TITLE: President and CEO
FUNDING AREAS: Conservation
CONTACT: Diane.email@example.com, 434-295-5160
IP TAKE: Miller employs big-picture thinking and occasional risk taking to save major ecosystems across the globe from the destructive impacts of human overdevelopment and climate change.
PROFILE: The pro-environment, anti-nuclear-proliferation W. Alton Jones Foundation closed in 2001. That philanthropic giant had operated for 56 years and earned distinction as America's 11th-largest funder of international causes. Its closure led to the formation of three new "Baby Jones" foundations.
Diane Edgerton Miller, formerly president of the W. Alton Jones Foundation, formed one of those three "baby" foundations, the Blue Moon Fund, with her mother, Patricia Jones Edgerton. Today, as Blue Moon's president and CEO, a position she has held since the fund's debut in April 2002, Miller leads the ongoing mission to build resilience in human communities and natural ecosystems to climate change.
Conservation is a huge component of that mission. Blue Moon funds land protection and restoration initiatives across South and Southeast Asia, Central and South America, and North America's Appalachia, Chesapeake, and Louisiana Gulf Coast. Miller and her colleagues also stay on the lookout for innovative new ideas for saving the planet, and they are known to be less risk-averse than many other philanthropic organizations. They will take occasional chances on bold new proposals, even ones that haven't yet proven themselves. An early investment in 2001-2002 into a renewable fuel-cell project for scooters in China was one such venture.
The fund's Asia outreach includes programs to steer land developers, farmers, ranchers, and miners away from forest-depleting activities and toward more sustainable practices. Bhutan, India, Nepal, Vietnam, Laos, Cambodia, Thailand, and southern China are among the countries in which the fund's beneficiaries work. Where rapid industrialization is taking a toll on the environment, as is the case in many parts of China, the fund supports initiatives to reconcile development and conservation by counseling business leaders on how to incorporate conservation into their business models and, in the process, actually enhance their overall bottom lines.
The fund has given multiple grants, for example, to the Wildlife Conservation Society, which leads habitat-protection programs in Burma and China, plus a REDD program (financial incentives to a government to discourage deforestation within its borders) in Laos. The Natural Resources Defense Council has received financing for its efforts to minimize the environmental harms of unconventional oil and gas development in China. So has the Energy Transition Research Institute, a U.S. think tank, to facilitate cooperation between Chinese and U.S. policymakers and researchers on sustainability and energy efficiency.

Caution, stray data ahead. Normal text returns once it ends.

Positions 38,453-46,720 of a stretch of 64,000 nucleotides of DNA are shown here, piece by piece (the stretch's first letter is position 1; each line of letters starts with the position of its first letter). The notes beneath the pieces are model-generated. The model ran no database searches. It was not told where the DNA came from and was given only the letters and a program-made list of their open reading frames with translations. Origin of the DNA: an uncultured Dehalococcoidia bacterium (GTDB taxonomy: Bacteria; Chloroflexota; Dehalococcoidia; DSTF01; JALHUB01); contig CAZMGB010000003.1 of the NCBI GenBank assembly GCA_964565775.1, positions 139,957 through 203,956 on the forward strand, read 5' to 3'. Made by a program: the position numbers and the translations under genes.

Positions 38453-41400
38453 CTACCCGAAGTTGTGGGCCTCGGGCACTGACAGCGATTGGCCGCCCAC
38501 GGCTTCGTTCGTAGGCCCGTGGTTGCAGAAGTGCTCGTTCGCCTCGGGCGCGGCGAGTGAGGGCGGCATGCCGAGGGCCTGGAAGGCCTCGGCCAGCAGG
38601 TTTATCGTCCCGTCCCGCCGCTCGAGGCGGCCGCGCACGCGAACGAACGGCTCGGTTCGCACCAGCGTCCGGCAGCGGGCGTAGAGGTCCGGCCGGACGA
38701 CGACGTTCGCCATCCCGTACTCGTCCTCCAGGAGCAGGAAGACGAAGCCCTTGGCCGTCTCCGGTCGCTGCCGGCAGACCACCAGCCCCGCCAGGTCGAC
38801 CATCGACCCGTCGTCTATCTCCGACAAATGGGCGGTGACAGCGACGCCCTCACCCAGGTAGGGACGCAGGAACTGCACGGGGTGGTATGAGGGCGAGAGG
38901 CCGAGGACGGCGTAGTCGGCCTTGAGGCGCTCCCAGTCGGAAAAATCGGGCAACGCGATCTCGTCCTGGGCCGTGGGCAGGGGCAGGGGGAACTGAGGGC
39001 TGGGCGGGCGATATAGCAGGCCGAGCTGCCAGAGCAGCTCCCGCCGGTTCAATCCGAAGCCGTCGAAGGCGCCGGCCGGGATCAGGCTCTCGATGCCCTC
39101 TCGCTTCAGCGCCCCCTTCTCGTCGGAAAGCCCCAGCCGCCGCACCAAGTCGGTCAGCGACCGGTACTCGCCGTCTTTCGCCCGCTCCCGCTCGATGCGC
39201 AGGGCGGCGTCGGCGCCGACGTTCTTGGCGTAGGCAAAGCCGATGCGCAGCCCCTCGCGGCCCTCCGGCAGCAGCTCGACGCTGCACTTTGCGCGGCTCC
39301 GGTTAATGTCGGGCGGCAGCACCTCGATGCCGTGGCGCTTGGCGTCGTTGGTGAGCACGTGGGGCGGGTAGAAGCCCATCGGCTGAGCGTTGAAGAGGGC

Meanwhile, in North America, programs that seek to preserve major river and mountain ecosystems also receive substantial Blue Moon Fund largesse. So do efforts to up production of clean energy and manage natural resources more sustainably. The fund considers the Mississippi River region and the Chesapeake Bay area to be North America's two most environmentally important watersheds, and it targets its grants toward these two bodies and the waterways and regions that interconnect with them accordingly. It also prioritizes projects to guide and moderate construction and development in Louisiana's coastal areas.
The Forest Stewardship Council and the Dogwood Alliance, two organizations that promote sustainable forest stewardship in the Appalachias, are among the fund's U.S.-focused beneficiaries. The Environmental Defense Fund, which partners with local Louisiana NGOs to conserve their state's Gulf Coast region, has also received Blue Moon Fund grants.
The fund pursues three more conservation goals in South America. The first is to identify and protect the lowland and forest zones in the eastern Andes and western Amazon that appear to be the most susceptible to the disruptions of climate change. The second is to stem the destruction of Amazon forest areas due to ranching and farming, and to strengthen the capacity of the Amazon's indigenous peoples to assert ownership over their land and legally challenge development interests. Third, the fund sponsors biodiversity initiatives in southern Mesoamerica.
In recent years, Miller's fund has contributed a $500,000 grant to Friends of the Osa to create a first-ever Biodiversity Trust Fund, which would serve as a financing arm for protecting tracts of privately held conservation sites in Costa Rica. The fund also gave $345,000 in grants to the Amazon Conservation Association, which is implementing a "comprehensive strategic plan" for conservation in the Bolivian-Andes-Amazon region, and community-based initiatives on watershed management and pollution controls. Another $500,000 in Blue Moon grants went to the Guanacaste Dry Forest Conservation Fund, which establishes protected land sites in Costa Rica and trains locals to work as biodiversity managers and oversee the sites.
Sustainable development has always been an area of keen interest for Miller. She earned a master's in architecture at Washington University in Saint Louis and practiced architecture while she served on the W. Alton Jones Foundation's board. She has also served on boards for Planned Parenthood of Virginia, the Childrens’ Discovery Museum, the Architectural Review Board of Albemarle County, Building Goodness Foundation, Urban Vision, Tandem Friends School, and the Global Environmental Institute.